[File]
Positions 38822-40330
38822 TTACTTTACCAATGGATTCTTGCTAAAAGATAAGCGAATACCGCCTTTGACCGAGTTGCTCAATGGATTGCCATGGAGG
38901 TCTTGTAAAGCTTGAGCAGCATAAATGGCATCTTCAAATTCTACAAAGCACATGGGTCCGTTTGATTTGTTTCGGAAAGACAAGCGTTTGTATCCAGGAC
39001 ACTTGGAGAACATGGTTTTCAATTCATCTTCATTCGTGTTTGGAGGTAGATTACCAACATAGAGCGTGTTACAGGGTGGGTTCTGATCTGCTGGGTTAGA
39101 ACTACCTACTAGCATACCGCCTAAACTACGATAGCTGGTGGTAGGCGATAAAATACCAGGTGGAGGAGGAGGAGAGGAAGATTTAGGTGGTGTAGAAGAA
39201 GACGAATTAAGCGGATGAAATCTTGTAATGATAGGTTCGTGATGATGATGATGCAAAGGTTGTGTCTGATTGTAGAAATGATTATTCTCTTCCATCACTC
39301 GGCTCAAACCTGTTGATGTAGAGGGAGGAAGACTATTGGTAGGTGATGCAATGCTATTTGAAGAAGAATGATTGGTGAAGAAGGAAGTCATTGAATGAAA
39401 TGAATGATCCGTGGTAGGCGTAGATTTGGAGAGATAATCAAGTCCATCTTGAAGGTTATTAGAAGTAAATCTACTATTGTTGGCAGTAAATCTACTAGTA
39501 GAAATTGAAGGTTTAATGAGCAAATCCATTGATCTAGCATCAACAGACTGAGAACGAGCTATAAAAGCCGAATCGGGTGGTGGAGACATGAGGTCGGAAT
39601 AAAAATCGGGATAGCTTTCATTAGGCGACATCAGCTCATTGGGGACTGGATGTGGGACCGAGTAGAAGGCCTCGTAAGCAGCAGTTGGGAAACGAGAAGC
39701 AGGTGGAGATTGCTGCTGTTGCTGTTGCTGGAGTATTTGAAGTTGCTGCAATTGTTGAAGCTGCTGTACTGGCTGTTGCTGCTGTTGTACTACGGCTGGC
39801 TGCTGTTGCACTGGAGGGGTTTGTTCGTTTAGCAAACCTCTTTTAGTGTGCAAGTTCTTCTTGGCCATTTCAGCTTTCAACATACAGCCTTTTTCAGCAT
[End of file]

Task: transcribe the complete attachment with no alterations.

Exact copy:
Positions 38822-40330
38822 TTACTTTACCAATGGATTCTTGCTAAAAGATAAGCGAATACCGCCTTTGACCGAGTTGCTCAATGGATTGCCATGGAGG
38901 TCTTGTAAAGCTTGAGCAGCATAAATGGCATCTTCAAATTCTACAAAGCACATGGGTCCGTTTGATTTGTTTCGGAAAGACAAGCGTTTGTATCCAGGAC
39001 ACTTGGAGAACATGGTTTTCAATTCATCTTCATTCGTGTTTGGAGGTAGATTACCAACATAGAGCGTGTTACAGGGTGGGTTCTGATCTGCTGGGTTAGA
39101 ACTACCTACTAGCATACCGCCTAAACTACGATAGCTGGTGGTAGGCGATAAAATACCAGGTGGAGGAGGAGGAGAGGAAGATTTAGGTGGTGTAGAAGAA
39201 GACGAATTAAGCGGATGAAATCTTGTAATGATAGGTTCGTGATGATGATGATGCAAAGGTTGTGTCTGATTGTAGAAATGATTATTCTCTTCCATCACTC
39301 GGCTCAAACCTGTTGATGTAGAGGGAGGAAGACTATTGGTAGGTGATGCAATGCTATTTGAAGAAGAATGATTGGTGAAGAAGGAAGTCATTGAATGAAA
39401 TGAATGATCCGTGGTAGGCGTAGATTTGGAGAGATAATCAAGTCCATCTTGAAGGTTATTAGAAGTAAATCTACTATTGTTGGCAGTAAATCTACTAGTA
39501 GAAATTGAAGGTTTAATGAGCAAATCCATTGATCTAGCATCAACAGACTGAGAACGAGCTATAAAAGCCGAATCGGGTGGTGGAGACATGAGGTCGGAAT
39601 AAAAATCGGGATAGCTTTCATTAGGCGACATCAGCTCATTGGGGACTGGATGTGGGACCGAGTAGAAGGCCTCGTAAGCAGCAGTTGGGAAACGAGAAGC
39701 AGGTGGAGATTGCTGCTGTTGCTGTTGCTGGAGTATTTGAAGTTGCTGCAATTGTTGAAGCTGCTGTACTGGCTGTTGCTGCTGTTGTACTACGGCTGGC
39801 TGCTGTTGCACTGGAGGGGTTTGTTCGTTTAGCAAACCTCTTTTAGTGTGCAAGTTCTTCTTGGCCATTTCAGCTTTCAACATACAGCCTTTTTCAGCAT